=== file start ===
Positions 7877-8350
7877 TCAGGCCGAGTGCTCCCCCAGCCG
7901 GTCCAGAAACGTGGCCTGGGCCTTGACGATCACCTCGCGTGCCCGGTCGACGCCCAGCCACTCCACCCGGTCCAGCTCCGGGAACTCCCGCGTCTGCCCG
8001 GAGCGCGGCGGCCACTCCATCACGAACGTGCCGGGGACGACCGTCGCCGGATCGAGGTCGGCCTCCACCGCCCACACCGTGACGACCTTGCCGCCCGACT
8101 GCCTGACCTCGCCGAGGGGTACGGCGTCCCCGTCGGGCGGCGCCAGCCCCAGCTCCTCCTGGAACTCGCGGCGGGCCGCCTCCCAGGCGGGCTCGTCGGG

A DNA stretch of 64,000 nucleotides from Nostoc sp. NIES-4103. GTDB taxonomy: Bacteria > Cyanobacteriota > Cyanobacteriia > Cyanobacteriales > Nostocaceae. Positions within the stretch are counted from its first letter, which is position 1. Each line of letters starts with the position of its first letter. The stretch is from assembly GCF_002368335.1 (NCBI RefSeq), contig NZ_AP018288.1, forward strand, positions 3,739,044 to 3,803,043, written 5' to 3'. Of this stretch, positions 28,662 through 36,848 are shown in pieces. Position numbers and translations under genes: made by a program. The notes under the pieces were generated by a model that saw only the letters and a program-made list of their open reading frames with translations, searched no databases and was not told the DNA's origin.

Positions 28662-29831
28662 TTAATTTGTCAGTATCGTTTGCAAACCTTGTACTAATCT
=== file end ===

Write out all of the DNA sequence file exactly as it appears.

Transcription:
Positions 7877-8350
7877 TCAGGCCGAGTGCTCCCCCAGCCG
7901 GTCCAGAAACGTGGCCTGGGCCTTGACGATCACCTCGCGTGCCCGGTCGACGCCCAGCCACTCCACCCGGTCCAGCTCCGGGAACTCCCGCGTCTGCCCG
8001 GAGCGCGGCGGCCACTCCATCACGAACGTGCCGGGGACGACCGTCGCCGGATCGAGGTCGGCCTCCACCGCCCACACCGTGACGACCTTGCCGCCCGACT
8101 GCCTGACCTCGCCGAGGGGTACGGCGTCCCCGTCGGGCGGCGCCAGCCCCAGCTCCTCCTGGAACTCGCGGCGGGCCGCCTCCCAGGCGGGCTCGTCGGG

A DNA stretch of 64,000 nucleotides from Nostoc sp. NIES-4103. GTDB taxonomy: Bacteria > Cyanobacteriota > Cyanobacteriia > Cyanobacteriales > Nostocaceae. Positions within the stretch are counted from its first letter, which is position 1. Each line of letters starts with the position of its first letter. The stretch is from assembly GCF_002368335.1 (NCBI RefSeq), contig NZ_AP018288.1, forward strand, positions 3,739,044 to 3,803,043, written 5' to 3'. Of this stretch, positions 28,662 through 36,848 are shown in pieces. Position numbers and translations under genes: made by a program. The notes under the pieces were generated by a model that saw only the letters and a program-made list of their open reading frames with translations, searched no databases and was not told the DNA's origin.

Positions 28662-29831
28662 TTAATTTGTCAGTATCGTTTGCAAACCTTGTACTAATCT